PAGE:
Wiedmer: Is Pearl the Vols' problem or ultimate solution?

Wiedmer: Is Pearl the Vols' problem or ultimate solution?

February 20th, 2011 by Mark Wiedmer in Sports

KNOXVILLE -- Where's Tony Jones when you need him?

Do you not think at least a few Tennessee basketball fans are asking that question this morning following the Volunteers' 69-63 home loss to Georgia on Saturday afternoon?

With Jones serving as interim coach during Bruce Pearl's eight-game Southeastern Conference suspension, UT went 5-3. In games Pearl has coached since his suspension began on Jan. 8, the Big Orange now stand 1-4.

Admittedly, a coaching staff of John Wooden, Adolph Rupp and Mike Krzyzewski might have trouble going better than 2-3 against a schedule that included road games at Connecticut, Florida and Kentucky.

In fact, Pearl might have taken 2-3, and quite happily.

But the Vols aren't 2-3 under their head coach in their last five games. They're 1-4, their lone victory an uneasy 73-67 home win over South Carolina, which lost 90-59 at Kentucky on Saturday.

Nor did Georgia exactly roll into the Boling Alley looking like the collegiate version of the Boston Celtics. The Bulldogs blew a 13-point lead at home against Vanderbilt on Wednesday, being outscored 24-6 down the stretch. They'd lost four of their last seven games.

But as Pearl noted at the start of his postgame news conference, UT's early 22-7 hole against the Dogs no doubt fresh on his mind, "Georgia started the game like they were playing for their NCAA lives. We played like we were already in."

Conventional wisdom says the Vols probably are already in the 68-team NCAA tournament field. And in a season in which there seem to be no great teams unless Duke gets injured point guard Kyrie Irving back, but a handful of pretty good ones and a garage full of mediocre ones, how could they not be?

After all, the Vols have the No. 1 strength of schedule, a Top 25 RPI (at least they did before the Georgia loss) and six wins over teams in the top 50 of the latest RPI.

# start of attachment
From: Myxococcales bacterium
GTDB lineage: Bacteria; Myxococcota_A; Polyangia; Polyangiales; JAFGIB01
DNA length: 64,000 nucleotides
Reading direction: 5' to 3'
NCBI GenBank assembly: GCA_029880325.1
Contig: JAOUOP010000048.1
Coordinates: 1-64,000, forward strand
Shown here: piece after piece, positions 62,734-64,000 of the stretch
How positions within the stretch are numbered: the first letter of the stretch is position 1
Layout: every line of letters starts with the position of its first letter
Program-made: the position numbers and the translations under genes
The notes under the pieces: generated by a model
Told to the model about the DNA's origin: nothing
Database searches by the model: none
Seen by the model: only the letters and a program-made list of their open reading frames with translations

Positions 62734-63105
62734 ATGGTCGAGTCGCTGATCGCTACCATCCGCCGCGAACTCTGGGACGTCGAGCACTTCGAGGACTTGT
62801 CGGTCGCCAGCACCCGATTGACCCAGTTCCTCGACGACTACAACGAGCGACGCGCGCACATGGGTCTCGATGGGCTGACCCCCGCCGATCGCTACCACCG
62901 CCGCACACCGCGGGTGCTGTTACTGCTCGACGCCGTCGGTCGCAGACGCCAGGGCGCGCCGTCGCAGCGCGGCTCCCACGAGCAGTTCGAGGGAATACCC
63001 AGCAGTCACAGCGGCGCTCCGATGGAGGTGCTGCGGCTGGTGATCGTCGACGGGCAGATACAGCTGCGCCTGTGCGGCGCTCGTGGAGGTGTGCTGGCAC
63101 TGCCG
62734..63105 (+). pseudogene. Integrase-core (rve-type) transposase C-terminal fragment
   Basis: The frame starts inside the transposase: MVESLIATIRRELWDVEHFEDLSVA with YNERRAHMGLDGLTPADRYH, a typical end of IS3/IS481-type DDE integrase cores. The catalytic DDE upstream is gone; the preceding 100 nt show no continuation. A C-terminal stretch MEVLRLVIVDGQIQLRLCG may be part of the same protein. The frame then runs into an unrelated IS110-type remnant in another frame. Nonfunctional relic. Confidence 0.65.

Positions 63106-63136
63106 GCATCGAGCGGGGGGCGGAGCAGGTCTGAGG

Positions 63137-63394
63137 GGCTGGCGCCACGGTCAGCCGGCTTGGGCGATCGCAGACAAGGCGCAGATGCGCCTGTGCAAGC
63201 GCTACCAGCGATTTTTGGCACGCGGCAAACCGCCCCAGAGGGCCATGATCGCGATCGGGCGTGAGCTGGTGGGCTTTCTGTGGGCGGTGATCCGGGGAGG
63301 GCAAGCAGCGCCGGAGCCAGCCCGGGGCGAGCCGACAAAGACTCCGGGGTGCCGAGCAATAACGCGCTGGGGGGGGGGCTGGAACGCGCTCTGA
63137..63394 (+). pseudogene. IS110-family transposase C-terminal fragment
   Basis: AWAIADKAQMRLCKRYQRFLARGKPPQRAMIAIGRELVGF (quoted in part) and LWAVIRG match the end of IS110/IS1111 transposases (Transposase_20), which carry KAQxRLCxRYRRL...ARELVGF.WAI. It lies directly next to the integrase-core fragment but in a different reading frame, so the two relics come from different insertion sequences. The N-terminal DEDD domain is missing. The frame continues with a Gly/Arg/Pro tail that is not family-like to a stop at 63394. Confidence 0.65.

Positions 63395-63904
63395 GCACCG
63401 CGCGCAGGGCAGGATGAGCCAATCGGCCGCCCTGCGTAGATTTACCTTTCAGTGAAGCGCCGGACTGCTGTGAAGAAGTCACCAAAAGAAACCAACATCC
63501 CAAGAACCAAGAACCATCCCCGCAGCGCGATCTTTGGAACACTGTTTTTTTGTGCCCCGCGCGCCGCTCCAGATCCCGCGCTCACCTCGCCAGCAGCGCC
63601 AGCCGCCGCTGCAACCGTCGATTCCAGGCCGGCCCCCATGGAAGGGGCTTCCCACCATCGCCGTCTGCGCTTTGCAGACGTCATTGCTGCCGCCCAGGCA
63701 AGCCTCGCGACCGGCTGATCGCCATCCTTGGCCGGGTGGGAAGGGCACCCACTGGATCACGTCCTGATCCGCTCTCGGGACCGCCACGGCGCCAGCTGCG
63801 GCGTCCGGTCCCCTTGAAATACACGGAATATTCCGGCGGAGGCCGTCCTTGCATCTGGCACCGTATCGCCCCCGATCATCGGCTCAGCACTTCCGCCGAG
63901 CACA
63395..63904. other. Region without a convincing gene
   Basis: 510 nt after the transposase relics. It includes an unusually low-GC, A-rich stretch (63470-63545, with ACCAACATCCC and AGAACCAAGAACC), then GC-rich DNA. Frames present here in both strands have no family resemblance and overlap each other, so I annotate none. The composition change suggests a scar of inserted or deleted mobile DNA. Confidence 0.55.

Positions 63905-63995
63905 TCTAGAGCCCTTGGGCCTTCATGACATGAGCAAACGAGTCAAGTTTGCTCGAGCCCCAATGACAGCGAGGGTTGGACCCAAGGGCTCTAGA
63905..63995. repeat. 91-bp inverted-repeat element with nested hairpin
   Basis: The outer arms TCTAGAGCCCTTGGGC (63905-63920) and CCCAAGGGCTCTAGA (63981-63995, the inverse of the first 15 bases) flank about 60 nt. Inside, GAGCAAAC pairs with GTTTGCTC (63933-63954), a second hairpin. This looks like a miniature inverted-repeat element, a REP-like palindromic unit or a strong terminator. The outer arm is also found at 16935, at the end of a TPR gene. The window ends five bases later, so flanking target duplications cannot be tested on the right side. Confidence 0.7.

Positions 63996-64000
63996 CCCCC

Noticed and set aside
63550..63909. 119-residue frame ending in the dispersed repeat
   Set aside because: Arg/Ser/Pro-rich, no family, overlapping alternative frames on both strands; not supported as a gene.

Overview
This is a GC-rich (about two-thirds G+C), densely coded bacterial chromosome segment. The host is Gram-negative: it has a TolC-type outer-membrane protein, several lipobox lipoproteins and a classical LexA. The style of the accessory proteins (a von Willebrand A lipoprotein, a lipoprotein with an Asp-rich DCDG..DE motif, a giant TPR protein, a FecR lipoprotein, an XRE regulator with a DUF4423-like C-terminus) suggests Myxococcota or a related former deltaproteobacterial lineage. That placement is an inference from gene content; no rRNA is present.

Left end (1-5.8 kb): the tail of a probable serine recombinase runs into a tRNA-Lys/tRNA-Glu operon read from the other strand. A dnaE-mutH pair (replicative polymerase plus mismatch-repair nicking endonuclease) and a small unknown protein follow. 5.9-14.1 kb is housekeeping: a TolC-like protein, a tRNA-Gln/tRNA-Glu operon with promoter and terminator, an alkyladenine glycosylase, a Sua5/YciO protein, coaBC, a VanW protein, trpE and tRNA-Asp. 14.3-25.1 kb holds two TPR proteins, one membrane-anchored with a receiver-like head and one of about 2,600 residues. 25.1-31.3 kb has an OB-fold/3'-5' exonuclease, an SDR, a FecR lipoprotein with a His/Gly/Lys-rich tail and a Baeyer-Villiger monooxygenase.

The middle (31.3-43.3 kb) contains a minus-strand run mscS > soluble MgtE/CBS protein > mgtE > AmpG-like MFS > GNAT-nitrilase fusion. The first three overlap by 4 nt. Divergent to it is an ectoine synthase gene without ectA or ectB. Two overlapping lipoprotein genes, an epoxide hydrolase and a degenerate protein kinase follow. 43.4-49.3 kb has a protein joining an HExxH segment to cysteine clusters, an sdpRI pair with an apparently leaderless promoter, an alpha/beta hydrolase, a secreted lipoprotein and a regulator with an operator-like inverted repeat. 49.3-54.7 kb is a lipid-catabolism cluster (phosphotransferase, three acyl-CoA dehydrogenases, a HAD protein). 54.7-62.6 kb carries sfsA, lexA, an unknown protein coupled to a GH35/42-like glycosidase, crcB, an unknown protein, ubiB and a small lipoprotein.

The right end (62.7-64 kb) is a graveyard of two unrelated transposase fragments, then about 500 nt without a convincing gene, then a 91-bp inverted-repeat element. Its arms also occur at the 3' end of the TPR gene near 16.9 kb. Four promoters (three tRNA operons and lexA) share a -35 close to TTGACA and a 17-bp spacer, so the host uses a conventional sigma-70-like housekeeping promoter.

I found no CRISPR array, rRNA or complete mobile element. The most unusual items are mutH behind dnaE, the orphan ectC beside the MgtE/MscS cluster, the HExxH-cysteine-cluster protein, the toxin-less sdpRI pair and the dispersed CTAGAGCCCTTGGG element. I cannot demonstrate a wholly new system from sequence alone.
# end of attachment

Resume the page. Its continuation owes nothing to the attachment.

But they also now have six home defeats and four losses in their last five games. Now 16-11 overall and 6-6 in the SEC, they almost certainly will be expected to lose at Vanderbilt on Tuesday night and could also fall at South Carolina or in the home finale against Kentucky.

There's no question a 9-7 league mark places the Vols in the Big Dance, but what about 8-8 or, gasp, 7-9?

And just for argument's sake, let's tweak the tournament's selection committee guidelines for considering how a team performs when an injured starter returns after a lengthy absence.

Let's say the committee looks at how the Vols have performed with Pearl on the bench and without him. UT is 11-8 with Pearl on the sideline and 5-3 without him. Neither record is going to wow the selection committee, especially when Pearl is 4-8 in the last 12 games he's coached.

It's also the way the Big Orange have come up small that should concern Volniacs everywhere. UT trailed Vanderbilt by 17 in a comeback win, spotted Kentucky 19 in a loss, got into a double-digit hole in a loss to Alabma and fell 15 behind Georgia less than 10 minutes along.

Perhaps we should begin calling them the Deja Vols, since they keep repeating the same mistakes over and over.

Or as UT leading scorer Scotty Hopson said after a career-high 32 points Saturday, "We can score 100 points, but if we don't start playing better defense we aren't going to win."

Georgia won this game in part because post players Jeremy Price and Trey Thompkins largely avoided the foul trouble that plagued them in their home loss to UT. The two combined for 31 points and 15 rebounds while UT bigs Tobias Harris, John Fields and Brian Williams totaled 20 points and 14 rebounds.

But the Vols lost also because a team loaded with both veterans and depth scored a grand total of 13 points beyond Hopson and Harris on its home floor. They lost because Georgia shot 51 percent from the floor, pulled down nine more rebounds and shot nine more free throws.

It could be argued that they lost because these Vols bear so little resemblance to Pearl's early teams, which pressed and scrapped and clawed for every point on every possession.

"You either have it or you don't," Pearl said. "I told the team if you have more, it's time. This is it. I need more from pretty much everybody down the line."

They might also need more from him.